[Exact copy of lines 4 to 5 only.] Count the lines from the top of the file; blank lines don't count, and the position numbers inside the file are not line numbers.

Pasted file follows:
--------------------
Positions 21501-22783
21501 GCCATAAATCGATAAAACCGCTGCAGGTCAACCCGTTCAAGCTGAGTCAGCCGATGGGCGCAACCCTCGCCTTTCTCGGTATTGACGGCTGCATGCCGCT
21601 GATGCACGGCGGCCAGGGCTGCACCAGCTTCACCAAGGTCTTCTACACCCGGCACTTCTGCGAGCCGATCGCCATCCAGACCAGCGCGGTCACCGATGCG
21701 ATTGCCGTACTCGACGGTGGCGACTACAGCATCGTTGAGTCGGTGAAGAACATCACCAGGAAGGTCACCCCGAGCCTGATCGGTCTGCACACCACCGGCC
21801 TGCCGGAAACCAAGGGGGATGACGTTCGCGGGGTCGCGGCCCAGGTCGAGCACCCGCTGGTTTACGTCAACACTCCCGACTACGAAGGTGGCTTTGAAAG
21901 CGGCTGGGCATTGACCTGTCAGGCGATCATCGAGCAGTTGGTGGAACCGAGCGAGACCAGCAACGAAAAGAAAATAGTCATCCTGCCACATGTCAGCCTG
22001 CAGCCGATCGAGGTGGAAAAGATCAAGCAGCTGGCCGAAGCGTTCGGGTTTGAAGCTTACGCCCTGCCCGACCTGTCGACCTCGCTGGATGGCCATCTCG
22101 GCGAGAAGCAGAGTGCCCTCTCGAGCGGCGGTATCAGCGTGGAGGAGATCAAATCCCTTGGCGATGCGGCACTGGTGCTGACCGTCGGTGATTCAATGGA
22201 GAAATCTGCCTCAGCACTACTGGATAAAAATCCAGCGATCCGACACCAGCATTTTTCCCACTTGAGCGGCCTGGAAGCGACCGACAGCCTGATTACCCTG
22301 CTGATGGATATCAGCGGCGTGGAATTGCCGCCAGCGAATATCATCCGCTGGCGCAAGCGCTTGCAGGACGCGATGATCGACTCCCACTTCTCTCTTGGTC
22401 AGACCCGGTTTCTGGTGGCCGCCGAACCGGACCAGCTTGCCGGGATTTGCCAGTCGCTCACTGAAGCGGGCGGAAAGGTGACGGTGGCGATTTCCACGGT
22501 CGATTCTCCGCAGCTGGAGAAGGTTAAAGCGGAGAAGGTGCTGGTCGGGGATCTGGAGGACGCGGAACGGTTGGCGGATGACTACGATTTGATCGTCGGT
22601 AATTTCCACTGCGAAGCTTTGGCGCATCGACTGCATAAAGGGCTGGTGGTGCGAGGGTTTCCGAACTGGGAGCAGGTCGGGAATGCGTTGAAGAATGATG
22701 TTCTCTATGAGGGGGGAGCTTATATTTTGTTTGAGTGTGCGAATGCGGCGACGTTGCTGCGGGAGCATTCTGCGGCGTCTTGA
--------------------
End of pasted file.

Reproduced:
21701 ATTGCCGTACTCGACGGTGGCGACTACAGCATCGTTGAGTCGGTGAAGAACATCACCAGGAAGGTCACCCCGAGCCTGATCGGTCTGCACACCACCGGCC
21801 TGCCGGAAACCAAGGGGGATGACGTTCGCGGGGTCGCGGCCCAGGTCGAGCACCCGCTGGTTTACGTCAACACTCCCGACTACGAAGGTGGCTTTGAAAG